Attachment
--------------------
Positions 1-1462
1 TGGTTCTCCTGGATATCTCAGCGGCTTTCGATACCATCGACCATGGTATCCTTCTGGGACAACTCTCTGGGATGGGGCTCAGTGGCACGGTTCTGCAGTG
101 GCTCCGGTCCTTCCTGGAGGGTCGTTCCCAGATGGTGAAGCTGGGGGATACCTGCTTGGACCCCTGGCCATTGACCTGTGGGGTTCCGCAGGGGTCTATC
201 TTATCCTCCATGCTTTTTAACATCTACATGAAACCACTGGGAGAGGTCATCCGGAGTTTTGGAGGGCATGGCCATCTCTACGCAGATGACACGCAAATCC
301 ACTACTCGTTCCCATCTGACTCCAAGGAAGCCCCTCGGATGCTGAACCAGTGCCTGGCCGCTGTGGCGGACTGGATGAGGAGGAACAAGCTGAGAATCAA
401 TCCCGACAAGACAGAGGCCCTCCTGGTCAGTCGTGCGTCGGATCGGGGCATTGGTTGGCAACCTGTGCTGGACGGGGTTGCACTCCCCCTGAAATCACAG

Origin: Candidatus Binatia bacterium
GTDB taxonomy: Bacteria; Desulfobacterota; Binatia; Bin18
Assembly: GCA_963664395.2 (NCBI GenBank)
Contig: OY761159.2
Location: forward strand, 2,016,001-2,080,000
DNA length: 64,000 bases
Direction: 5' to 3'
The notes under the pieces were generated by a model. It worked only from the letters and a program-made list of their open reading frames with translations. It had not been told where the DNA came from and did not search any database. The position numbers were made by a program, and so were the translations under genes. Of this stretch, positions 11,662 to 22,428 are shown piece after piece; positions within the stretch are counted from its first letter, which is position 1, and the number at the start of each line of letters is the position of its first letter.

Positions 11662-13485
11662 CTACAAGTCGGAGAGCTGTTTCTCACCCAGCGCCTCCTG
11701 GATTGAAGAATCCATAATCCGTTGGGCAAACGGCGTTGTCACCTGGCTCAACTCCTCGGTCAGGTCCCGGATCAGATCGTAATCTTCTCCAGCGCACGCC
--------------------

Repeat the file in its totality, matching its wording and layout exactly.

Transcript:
Positions 1-1462
1 TGGTTCTCCTGGATATCTCAGCGGCTTTCGATACCATCGACCATGGTATCCTTCTGGGACAACTCTCTGGGATGGGGCTCAGTGGCACGGTTCTGCAGTG
101 GCTCCGGTCCTTCCTGGAGGGTCGTTCCCAGATGGTGAAGCTGGGGGATACCTGCTTGGACCCCTGGCCATTGACCTGTGGGGTTCCGCAGGGGTCTATC
201 TTATCCTCCATGCTTTTTAACATCTACATGAAACCACTGGGAGAGGTCATCCGGAGTTTTGGAGGGCATGGCCATCTCTACGCAGATGACACGCAAATCC
301 ACTACTCGTTCCCATCTGACTCCAAGGAAGCCCCTCGGATGCTGAACCAGTGCCTGGCCGCTGTGGCGGACTGGATGAGGAGGAACAAGCTGAGAATCAA
401 TCCCGACAAGACAGAGGCCCTCCTGGTCAGTCGTGCGTCGGATCGGGGCATTGGTTGGCAACCTGTGCTGGACGGGGTTGCACTCCCCCTGAAATCACAG

Origin: Candidatus Binatia bacterium
GTDB taxonomy: Bacteria; Desulfobacterota; Binatia; Bin18
Assembly: GCA_963664395.2 (NCBI GenBank)
Contig: OY761159.2
Location: forward strand, 2,016,001-2,080,000
DNA length: 64,000 bases
Direction: 5' to 3'
The notes under the pieces were generated by a model. It worked only from the letters and a program-made list of their open reading frames with translations. It had not been told where the DNA came from and did not search any database. The position numbers were made by a program, and so were the translations under genes. Of this stretch, positions 11,662 to 22,428 are shown piece after piece; positions within the stretch are counted from its first letter, which is position 1, and the number at the start of each line of letters is the position of its first letter.

Positions 11662-13485
11662 CTACAAGTCGGAGAGCTGTTTCTCACCCAGCGCCTCCTG
11701 GATTGAAGAATCCATAATCCGTTGGGCAAACGGCGTTGTCACCTGGCTCAACTCCTCGGTCAGGTCCCGGATCAGATCGTAATCTTCTCCAGCGCACGCC